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Why study music?The most obvious reason for studying music is because you love it! Music is one of the most important and powerful means of human expression. Through performance, composition, psychology, technology, and critical and historical study we are able to express our creativity, intellect and emotions. We can engage with a range of societies and cultures, both contemporary and historical, and develop skills in working with and understanding others. If you are enthusiastic about studying any aspect of music, you will find the courses at Leeds challenging, enjoyable and rewarding. Students at Leeds are dedicated to music and have achieved many successes as musicians. They include: winning the Huddersfield Contemporary Music Festival Young Composers’ Competition and the BBC Young Folk Awards, reaching the finals in the national Musicians’ Benevolent Fund Songwriting Awards, appearing in the Music Week Commercial Pop Top 30 charts, and reaching number 1 in the Club Chart Breakers listings.
Aside from offering an enjoyable and fulfilling academic experience, a degree in music offers a natural pathway to a career as a music teacher or performer, and it also offers skills that will be valued by prospective employers in other fields. The study and performance of music develops independent thinking, and a range of analytical and communication skills that are highly valued in the professional world you will enter after university.
See our FAQ Section for answers relating to questions about study at The School and life in Leeds.
Studying music at LeedsStudying Music at Leeds is a stimulating and challenging experience. All cultures and forms of music, historically and geographically, interest us and are seen as valuable and important. Even though no one degree programme can cover everything, this ethos is central to our approach to teaching, and is reflected in both the breadth and range of our provision, and in the size and diversity of our staff. We work as practitioners and theorists, creating research at the cutting edge which directly informs our teaching. Historical, social, cultural, critical, philosophical, psychological, and technological research is brought to bear on the study of music in education, composition, performance and reception. We not only have internationally-recognised expertise in the academic study of music but also make music, write about it in the press, give interviews in the media, develop new music technology and engage with some of the most profound and influential philosophical, religious and political ideas. Our research, concert series, performances, and compositions have regional, national and international reach and dissemination.
Our student body is just as diverse. Undergraduates from both degree courses, BA Music and BMus, interact to create performances, compositions, and projects that cross boundaries and reflect the level of music’s importance in contemporary life. As well as our two undergraduate programmes, single-honours courses are available in Music, Multimedia and Electronics (jointly delivered with the School of Electronic and Electrical Engineering). Students can choose to take music as a joint honours course with a large range of subjects in the arts, sciences, and modern languages. If you study on the BMus, you will spend a year abroad at an international conservatoire or college of music. BA Music students can also choose to spend a year abroad at a variety of institutions or spend a year working in the music industry.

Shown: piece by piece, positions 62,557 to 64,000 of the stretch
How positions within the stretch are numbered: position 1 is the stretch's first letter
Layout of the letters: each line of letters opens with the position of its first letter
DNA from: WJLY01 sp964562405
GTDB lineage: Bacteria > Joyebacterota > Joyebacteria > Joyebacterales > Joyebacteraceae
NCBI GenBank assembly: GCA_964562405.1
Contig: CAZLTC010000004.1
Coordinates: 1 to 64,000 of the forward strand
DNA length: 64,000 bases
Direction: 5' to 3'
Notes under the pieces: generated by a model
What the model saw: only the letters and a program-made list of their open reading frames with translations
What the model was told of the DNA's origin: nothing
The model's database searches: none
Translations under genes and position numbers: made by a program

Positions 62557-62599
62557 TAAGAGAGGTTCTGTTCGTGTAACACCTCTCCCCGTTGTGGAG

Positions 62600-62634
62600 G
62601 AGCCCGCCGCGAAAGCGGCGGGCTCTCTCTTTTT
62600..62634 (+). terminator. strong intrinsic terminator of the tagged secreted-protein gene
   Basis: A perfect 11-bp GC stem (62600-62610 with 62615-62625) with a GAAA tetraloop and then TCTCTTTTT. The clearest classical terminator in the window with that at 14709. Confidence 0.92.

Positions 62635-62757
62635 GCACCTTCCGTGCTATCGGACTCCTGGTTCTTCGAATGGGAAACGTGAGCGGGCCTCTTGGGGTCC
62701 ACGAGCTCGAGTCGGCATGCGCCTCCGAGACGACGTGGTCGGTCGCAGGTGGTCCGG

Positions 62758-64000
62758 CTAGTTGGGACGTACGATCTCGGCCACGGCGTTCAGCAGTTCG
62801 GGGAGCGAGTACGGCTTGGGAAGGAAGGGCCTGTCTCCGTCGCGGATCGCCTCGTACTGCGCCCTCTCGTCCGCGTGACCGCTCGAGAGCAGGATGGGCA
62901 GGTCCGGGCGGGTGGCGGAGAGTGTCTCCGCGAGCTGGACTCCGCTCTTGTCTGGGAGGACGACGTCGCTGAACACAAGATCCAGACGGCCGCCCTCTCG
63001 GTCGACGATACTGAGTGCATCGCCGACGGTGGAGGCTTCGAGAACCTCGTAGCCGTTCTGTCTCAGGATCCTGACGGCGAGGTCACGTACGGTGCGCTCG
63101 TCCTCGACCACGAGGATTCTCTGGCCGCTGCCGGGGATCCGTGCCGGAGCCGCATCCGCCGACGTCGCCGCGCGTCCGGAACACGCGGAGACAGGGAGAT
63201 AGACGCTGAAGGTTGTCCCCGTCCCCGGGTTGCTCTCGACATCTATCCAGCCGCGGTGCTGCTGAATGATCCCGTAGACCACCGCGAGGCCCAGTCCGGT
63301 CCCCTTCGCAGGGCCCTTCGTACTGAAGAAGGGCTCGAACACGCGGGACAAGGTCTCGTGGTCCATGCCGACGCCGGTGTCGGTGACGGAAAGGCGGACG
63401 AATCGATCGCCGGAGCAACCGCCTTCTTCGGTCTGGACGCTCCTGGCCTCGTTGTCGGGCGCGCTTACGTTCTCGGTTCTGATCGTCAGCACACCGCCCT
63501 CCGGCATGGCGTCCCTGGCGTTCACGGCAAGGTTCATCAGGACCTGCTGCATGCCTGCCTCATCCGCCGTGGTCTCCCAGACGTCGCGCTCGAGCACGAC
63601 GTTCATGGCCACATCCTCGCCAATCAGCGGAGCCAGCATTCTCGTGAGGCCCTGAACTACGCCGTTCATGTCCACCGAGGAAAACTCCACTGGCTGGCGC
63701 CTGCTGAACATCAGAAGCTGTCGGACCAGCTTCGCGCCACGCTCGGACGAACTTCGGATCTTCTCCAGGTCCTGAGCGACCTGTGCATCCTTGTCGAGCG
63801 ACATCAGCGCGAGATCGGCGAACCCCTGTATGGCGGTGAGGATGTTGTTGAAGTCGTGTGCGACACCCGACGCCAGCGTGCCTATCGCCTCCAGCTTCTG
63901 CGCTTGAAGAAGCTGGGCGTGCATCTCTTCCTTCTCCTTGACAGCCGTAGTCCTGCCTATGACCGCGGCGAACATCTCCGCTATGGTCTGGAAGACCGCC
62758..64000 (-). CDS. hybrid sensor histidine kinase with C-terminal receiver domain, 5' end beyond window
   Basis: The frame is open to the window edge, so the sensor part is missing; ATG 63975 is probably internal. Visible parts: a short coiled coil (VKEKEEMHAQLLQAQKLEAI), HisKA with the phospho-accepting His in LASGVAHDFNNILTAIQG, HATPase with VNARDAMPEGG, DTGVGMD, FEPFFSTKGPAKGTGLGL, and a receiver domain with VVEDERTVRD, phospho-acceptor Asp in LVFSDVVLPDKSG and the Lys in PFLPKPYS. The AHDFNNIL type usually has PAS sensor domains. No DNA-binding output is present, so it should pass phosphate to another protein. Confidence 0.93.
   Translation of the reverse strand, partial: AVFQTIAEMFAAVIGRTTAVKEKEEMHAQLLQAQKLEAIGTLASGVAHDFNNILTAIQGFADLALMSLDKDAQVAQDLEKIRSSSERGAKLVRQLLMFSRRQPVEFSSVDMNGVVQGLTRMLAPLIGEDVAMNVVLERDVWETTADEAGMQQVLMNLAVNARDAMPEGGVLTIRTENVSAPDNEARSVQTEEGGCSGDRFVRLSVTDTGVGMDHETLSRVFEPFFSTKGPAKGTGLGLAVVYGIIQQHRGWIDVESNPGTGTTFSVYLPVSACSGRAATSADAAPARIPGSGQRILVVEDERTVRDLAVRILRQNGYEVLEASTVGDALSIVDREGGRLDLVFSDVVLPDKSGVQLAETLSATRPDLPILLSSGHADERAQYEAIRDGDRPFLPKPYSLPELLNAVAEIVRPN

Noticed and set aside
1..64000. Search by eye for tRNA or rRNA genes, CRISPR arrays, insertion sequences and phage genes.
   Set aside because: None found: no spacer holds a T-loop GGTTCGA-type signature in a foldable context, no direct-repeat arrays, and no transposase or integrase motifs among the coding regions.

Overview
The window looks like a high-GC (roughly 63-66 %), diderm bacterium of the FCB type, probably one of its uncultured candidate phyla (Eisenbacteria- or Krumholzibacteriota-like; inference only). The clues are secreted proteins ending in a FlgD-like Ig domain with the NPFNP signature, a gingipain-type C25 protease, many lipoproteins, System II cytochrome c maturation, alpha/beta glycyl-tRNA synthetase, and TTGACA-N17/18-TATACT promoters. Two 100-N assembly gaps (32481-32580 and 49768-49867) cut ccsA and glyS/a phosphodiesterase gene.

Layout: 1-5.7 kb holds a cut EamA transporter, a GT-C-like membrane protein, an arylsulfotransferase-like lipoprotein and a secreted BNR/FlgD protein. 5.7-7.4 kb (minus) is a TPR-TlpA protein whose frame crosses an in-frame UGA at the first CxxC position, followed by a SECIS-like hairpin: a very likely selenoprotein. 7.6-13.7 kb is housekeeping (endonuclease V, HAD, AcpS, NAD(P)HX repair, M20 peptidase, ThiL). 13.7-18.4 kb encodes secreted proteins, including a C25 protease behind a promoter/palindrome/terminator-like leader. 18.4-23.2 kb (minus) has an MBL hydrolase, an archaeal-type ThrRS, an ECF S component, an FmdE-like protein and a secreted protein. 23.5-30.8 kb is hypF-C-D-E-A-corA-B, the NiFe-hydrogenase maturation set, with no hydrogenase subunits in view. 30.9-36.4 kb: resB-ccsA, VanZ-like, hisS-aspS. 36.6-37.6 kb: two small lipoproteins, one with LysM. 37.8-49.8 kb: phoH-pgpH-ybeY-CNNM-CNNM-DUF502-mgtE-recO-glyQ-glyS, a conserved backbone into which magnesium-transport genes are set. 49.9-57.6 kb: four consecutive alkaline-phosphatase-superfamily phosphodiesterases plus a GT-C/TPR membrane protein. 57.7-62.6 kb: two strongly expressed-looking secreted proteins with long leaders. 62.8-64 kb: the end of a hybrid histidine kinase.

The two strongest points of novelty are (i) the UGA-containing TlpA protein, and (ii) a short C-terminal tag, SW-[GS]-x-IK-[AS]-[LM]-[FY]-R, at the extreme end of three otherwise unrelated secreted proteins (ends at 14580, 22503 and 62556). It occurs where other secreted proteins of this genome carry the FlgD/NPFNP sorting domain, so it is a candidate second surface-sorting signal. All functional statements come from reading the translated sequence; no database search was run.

While you’re considering your options, why not take a look at our Undergraduate Brochure or come to one of our Open Days – an opportunity to tour the facilities, learn in detail about the courses offered by the School, and to talk to staff and students.
Why choose Leeds?
The School is housed in extensive purpose-built premises. The large building contains rehearsal, performance and practice spaces, a Psychology of Music laboratory, and four lecture theatres. There are purpose-built studios for sound recording, software development and computer music composition. A wide selection of professional recording equipment and the latest music software is available for students to use and our facilities are supported by a dedicated team of technicians. Our collection of instruments includes a specially commissioned gamelan, several historic and modern keyboard instruments, and a wide range of orchestral and world percussion.
Leeds is a centre for music of all kinds—from orchestral to jazz, rock to reggae, hip hop to bhangra—with venues ranging from the Victorian Town Hall to the funky Wardrobe. The West Yorkshire Playhouse and the Grand Theatre host drama, opera and dance. The city is home to Opera North (with whom we have a collaborative partnership: DARE) and the Northern Ballet Theatre. The School of Music runs an international concert series, and the Town Hall also hosts an international concert programme.
Just ten minutes’ walk from the city centre, the University campus has shops, cafes, residences, and sports facilities, alongside lecture theatres, studios, and the excellent University library, with over 2.8 million items and a wide range of electronic resources. The University has one of the largest and most active UK Student Unions, with a shopping mall, bars, concert venues, and an award-winning nightclub. The Union runs newspapers, radio stations, and theatre companies, and over two hundred societies engaging in cultural, social, religious, political and sporting activities.